Ten key statistics about web accessibility

11 Mar 2020 | Accessibility

Adam Turner
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To be blunt, ensuring your website meets the WCAG 2.1 guidelines on website accessibility is now an absolute no-brainer: in many cases not only it is now a legal requirement and a regulatory requirement, but it has solid commercial benefits and it improves usability for everybody. In short, it’s ‘the right thing to do’. Not being compliant could lead to a significant risk of legal action and brand damage. The cost of compliance is very low compared to general spending on digital channels. Why wouldn’t you want to make your website fully accessible?

There are plenty of statistics out which not only make a solid business case for website accessibility but also show that progress is slower than it should be.  While we are generally optimistic that this is rapidly becoming an issue that nobody will no longer be able to ignore, there are still some stakeholders out there at large who need convincing.

Here’s ten interesting and useful statistics relating to website accessibility. You can use these in a business case or as a conversation opener with your stakeholders. These numbers help to show:

  • the extent of the audience impacted by website accessibility
  • why it’s so important to invest in accessibility
  • how there is still a lot of progress to make.

The extent of disability

Many people are surprised at the volume of the general population (and therefore your site visitors) who have disabilities which will be impacted by website accessibility.

  1. According to Scope and quoting UK government figures, there are approximately 13.9 million disabled people in the UK, including 19% of working age adults.
  2. According to the RNIB there are approximately 2 million people in Britain living with sight loss that is severe enough  to have a significant impact on their daily lives.
  3. According to Colourblindawareness.org, approximately 1 in 8 of adult males and 1 in 200 adult females have some form of colour blindness That represents about 3 million people in Britain and 300 million people worldwide!
  4. According to the NHS, it is estimated about 1.5 million people in the UK have a learning disability, with 350,000 of these severe.

Why it’s important to invest in web accessibility

There are multiple reasons why organisations should invest in website accessibility, including the spending power of the disabled population (and what they do if a website is not accessible), as well the risks associated with an increasingly litigious climate.

  1. A 2017 report from the BBC suggests that the disabled population in the UK spends approximately £249 billion pounds per year.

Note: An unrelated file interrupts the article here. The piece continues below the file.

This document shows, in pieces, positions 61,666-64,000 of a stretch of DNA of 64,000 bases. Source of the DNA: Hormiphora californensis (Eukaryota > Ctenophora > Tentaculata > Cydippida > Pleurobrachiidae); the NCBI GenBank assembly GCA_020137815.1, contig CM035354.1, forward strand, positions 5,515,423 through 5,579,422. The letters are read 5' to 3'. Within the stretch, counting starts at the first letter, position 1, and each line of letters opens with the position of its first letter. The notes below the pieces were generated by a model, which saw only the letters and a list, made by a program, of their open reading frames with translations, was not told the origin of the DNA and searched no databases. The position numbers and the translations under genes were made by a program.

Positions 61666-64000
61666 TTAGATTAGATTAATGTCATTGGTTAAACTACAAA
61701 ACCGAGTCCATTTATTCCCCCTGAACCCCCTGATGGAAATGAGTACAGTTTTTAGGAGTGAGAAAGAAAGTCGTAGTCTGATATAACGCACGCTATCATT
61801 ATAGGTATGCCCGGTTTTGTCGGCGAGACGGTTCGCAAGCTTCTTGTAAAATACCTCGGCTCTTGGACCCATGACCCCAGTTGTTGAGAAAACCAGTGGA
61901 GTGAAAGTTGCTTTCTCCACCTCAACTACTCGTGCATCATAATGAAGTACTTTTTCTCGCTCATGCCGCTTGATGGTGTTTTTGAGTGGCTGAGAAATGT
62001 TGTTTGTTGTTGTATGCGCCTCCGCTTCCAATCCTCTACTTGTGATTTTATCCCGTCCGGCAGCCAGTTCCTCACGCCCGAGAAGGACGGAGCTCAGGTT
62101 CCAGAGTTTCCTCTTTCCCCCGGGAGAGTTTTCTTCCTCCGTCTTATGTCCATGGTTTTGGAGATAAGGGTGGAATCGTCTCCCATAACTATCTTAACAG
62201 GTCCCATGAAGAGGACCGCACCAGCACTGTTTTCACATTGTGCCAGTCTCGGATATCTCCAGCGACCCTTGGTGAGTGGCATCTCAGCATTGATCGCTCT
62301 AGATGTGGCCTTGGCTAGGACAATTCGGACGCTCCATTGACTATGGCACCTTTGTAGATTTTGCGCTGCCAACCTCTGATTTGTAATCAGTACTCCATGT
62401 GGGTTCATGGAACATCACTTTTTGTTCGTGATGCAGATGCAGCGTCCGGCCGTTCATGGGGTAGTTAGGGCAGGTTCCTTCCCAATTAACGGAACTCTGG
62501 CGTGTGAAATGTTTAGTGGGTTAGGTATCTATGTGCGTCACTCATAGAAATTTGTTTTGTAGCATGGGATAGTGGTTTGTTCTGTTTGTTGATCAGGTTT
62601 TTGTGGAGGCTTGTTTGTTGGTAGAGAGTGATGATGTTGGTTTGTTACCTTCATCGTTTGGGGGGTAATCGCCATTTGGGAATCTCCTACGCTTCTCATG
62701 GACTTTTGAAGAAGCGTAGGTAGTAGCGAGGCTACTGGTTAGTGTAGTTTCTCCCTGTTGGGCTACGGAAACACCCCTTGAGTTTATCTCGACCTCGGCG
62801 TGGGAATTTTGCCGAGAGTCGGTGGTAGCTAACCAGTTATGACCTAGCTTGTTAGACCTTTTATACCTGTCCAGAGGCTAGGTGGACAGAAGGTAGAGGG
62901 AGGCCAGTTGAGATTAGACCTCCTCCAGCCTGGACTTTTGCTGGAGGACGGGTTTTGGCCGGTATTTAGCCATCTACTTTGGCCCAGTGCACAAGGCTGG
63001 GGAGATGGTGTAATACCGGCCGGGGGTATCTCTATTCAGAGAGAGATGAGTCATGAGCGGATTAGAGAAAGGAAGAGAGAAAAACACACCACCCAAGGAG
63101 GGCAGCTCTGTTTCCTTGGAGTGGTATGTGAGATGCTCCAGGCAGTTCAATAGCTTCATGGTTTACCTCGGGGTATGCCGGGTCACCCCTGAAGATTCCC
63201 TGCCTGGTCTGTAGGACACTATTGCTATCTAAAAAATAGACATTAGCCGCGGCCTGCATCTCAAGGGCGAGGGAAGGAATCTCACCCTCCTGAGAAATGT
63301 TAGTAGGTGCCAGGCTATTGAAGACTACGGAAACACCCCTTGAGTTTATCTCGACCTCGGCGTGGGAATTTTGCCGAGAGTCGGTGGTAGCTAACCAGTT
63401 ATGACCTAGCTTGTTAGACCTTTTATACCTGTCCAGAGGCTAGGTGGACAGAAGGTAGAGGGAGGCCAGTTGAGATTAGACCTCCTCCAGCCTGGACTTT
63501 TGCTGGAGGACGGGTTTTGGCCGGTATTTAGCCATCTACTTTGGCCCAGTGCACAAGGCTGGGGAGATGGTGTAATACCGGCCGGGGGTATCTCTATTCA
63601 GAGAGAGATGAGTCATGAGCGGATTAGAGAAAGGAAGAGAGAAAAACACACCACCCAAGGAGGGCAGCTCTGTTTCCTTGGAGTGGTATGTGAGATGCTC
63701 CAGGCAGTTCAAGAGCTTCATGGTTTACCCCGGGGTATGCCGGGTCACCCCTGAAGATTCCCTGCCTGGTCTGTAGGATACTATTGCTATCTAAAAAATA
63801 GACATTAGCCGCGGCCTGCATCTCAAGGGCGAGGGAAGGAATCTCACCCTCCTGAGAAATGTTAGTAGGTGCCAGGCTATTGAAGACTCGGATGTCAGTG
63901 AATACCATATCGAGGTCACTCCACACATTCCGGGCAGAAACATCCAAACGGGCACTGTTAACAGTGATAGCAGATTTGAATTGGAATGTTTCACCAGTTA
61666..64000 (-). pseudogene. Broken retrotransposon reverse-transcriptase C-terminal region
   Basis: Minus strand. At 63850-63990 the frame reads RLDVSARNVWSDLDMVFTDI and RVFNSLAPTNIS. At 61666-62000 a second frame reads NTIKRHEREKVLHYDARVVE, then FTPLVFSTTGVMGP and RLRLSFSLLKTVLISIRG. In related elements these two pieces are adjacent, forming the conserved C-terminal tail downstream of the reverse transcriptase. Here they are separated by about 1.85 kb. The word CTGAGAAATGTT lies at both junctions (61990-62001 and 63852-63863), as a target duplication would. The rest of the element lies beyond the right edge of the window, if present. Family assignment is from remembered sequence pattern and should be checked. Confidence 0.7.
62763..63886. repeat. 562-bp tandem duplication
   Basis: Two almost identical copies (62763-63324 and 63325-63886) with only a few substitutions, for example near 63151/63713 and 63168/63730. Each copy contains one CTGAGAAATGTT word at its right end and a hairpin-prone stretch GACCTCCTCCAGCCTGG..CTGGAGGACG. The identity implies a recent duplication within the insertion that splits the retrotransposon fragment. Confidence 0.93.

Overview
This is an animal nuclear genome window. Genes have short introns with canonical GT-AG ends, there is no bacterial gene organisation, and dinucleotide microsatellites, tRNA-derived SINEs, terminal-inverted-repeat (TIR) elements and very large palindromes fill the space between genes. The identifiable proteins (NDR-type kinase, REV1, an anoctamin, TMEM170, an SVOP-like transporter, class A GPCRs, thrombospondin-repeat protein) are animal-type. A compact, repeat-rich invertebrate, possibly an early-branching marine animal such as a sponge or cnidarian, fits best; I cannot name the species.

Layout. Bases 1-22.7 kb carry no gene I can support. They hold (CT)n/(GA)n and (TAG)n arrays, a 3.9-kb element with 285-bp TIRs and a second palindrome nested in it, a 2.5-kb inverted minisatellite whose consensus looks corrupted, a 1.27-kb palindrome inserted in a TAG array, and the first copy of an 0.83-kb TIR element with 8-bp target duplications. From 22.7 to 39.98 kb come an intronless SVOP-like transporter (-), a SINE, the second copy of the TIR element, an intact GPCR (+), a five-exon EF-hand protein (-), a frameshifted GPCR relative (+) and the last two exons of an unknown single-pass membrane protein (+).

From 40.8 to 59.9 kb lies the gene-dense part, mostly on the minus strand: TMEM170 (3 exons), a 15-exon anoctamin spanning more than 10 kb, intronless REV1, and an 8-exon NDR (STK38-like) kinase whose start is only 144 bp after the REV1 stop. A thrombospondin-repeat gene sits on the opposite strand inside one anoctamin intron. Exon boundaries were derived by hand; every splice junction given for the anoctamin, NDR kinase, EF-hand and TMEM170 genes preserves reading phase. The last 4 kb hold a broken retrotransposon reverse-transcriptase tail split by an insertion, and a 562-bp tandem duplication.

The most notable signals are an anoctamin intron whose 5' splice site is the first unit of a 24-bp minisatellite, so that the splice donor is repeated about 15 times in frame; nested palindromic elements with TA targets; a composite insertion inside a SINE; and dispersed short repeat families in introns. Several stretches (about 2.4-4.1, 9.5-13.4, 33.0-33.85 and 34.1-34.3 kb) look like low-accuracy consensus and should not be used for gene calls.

2. A Forbes article quotes a 2016 survey which suggests 71% of users with disabilities will leave a website that is not accessible.
  3. Research on the number of lawsuits related to web and app accessibility filed in the US based on the Americans with Disabilities Act (ADA) show a sharp increase over the last four years, with tripling between 2017 and 2018, and 2019 maintaining that high level with over 2,000 lawsuits. Of course, some of these, such as the one involving Dominio’s, have become very well-known.
  4. 2019 research published in the Harvard Business Review suggests that 96 to 98% of large companies (above 1,000 employees) have a formal Diversity & Inclusion (D&I) programme. In our view, a D&I programme must advocate website accessibility.

There is still a lot of progress to make

Despite all of the above, there is still clearly a lot of work to do to improve website accessibility.

  1. According to WebAIM’s latest Screen Reader survey completed by over 1,000 users whom regularly use screen readers and are mainly disabled, 60% feel the accessibility of web content has either not changed or actually got worse over the past year. Over 70% believe this is due to a lack of awareness or skills around web accessibility.
  2. Sitemorse’s  latest Q1 INDEX of local government websites assesses accessibility across over 400 local government authorities, a sector where all new websites had to be compliant with WCAG 2.1 guidelines by September 2019, with all websites compliant by September 2020.

Despite the legal imperative, only two authorities scored 100% compliance on all pages. A fifth scored less than four out of ten and a surprising 14% scored zero for accessibility!

Let’s create more encouraging statistics!

The accessibility of your website is important but not all organisations take it seriously. Let’s work together so the next time we compile accessibility statistics they reflect better progress made. All websites should be accessible and fully compliant.